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Penn State Cooperative Extension Publications

379 matches found for All Records in Extension Publications

Results 276 - 280 of 379

  1. Pennsylvania Farm-A-Syst: Introduction [pdf]Get Acrobat Reader
    Source: Department of Crop and Soil Sciences Publications

    "The introduction includes a preliminary screening quiz that can help prioritize which Pennsylvania Farm?A?Syst worksheets to complete. It also includes a farmstead map worksheet, which is hand drawn by the evaluator to locate important features that may impact water quality. The worksheets can be used individually or together for a more complete evaluation."

  2. Pennsylvania Farm-A-Syst: Overall Farmstead Ranking [pdf]Get Acrobat Reader
    Source: Department of Crop and Soil Sciences Publications

    "This form is designed for collecting the average rankings from completed worksheets in one place for an overall comparison and interpretation."

  3. Pennsylvania Farm-A-Syst: Preliminary Screening Quiz [pdf]Get Acrobat Reader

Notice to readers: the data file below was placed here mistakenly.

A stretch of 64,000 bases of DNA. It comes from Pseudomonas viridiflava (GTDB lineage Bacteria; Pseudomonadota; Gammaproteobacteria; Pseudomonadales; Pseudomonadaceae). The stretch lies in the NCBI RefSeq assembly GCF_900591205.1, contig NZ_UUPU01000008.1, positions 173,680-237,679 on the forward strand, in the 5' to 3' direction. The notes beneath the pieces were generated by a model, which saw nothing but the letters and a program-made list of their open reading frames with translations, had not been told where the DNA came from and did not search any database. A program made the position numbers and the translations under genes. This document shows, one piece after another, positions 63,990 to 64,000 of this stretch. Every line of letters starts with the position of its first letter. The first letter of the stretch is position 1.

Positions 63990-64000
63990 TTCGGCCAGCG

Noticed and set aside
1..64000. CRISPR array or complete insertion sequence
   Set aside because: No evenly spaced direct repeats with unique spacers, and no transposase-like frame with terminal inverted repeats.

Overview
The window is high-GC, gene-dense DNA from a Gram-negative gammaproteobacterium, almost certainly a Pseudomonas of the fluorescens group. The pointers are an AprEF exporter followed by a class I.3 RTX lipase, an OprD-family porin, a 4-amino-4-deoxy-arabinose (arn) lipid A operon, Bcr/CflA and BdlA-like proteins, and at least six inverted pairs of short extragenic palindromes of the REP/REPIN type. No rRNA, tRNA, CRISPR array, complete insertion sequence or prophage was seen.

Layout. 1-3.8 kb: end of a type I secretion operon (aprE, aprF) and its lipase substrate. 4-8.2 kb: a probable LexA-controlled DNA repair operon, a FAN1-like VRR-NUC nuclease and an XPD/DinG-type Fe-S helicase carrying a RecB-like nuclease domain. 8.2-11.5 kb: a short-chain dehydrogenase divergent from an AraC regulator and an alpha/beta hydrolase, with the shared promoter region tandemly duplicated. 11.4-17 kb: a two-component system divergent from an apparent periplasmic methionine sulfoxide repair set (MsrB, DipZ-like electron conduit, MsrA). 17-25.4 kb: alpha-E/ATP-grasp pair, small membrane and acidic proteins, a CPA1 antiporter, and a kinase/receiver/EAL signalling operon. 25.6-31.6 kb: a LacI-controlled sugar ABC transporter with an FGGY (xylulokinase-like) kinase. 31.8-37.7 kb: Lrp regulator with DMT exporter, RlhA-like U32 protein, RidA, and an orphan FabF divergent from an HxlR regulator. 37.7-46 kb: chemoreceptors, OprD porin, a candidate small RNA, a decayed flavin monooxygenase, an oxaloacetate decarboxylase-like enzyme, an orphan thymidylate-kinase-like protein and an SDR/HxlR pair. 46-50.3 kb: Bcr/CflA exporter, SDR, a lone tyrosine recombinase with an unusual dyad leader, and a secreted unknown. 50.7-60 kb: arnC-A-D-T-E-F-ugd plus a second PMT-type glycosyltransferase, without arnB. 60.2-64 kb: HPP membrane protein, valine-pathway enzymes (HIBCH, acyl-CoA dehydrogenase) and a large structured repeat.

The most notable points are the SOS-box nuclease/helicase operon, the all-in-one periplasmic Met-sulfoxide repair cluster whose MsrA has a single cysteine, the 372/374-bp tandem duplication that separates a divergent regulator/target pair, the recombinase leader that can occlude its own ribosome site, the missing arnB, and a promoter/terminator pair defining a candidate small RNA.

Source: Department of Crop and Soil Sciences Publications

    "Everything we do affects groundwater or surface water quality. Evaluation worksheets are available for farmstead management practices and site conditions. This preliminary screening quiz can help prioritize more detailed farmstead evaluations, which are available through the Pennsylvania Farm?A?Syst program."

  4. Pennsylvania Farm-A-Syst: Program Brochure [pdf]Get Acrobat Reader
    Source: Department of Crop and Soil Sciences Publications

    "The Pennsylvania Farm Evaluation Program (Pennsylvania Farm?A?Syst) is a voluntary farm evaluation that can be used to confirm that a farm is being managed in an environmentally sensitive way. Pennsylvania Farm?A?Syst also promotes an awareness of existing site conditions or management practices that threaten the quality of groundwater and surface water."

  5. Pennsylvania Farm-A-Syst: Worksheet 10: Animal Waste Land Application Management [pdf]Get Acrobat Reader
    Source: Department of Crop and Soil Sciences Publications

    "Managing the land application of animal waste to protect water quality depends on applying rates based on crop requirements and soil conditions, knowing the composition of the animal waste, avoiding runoff from recent applications, and protecting the application areas from runoff and soil erosion. Runoff from fields and water leaching through soil can carry plant nutrients, soil, microorganisms, and other potential pollutants from the fields to surface water or groundwater."

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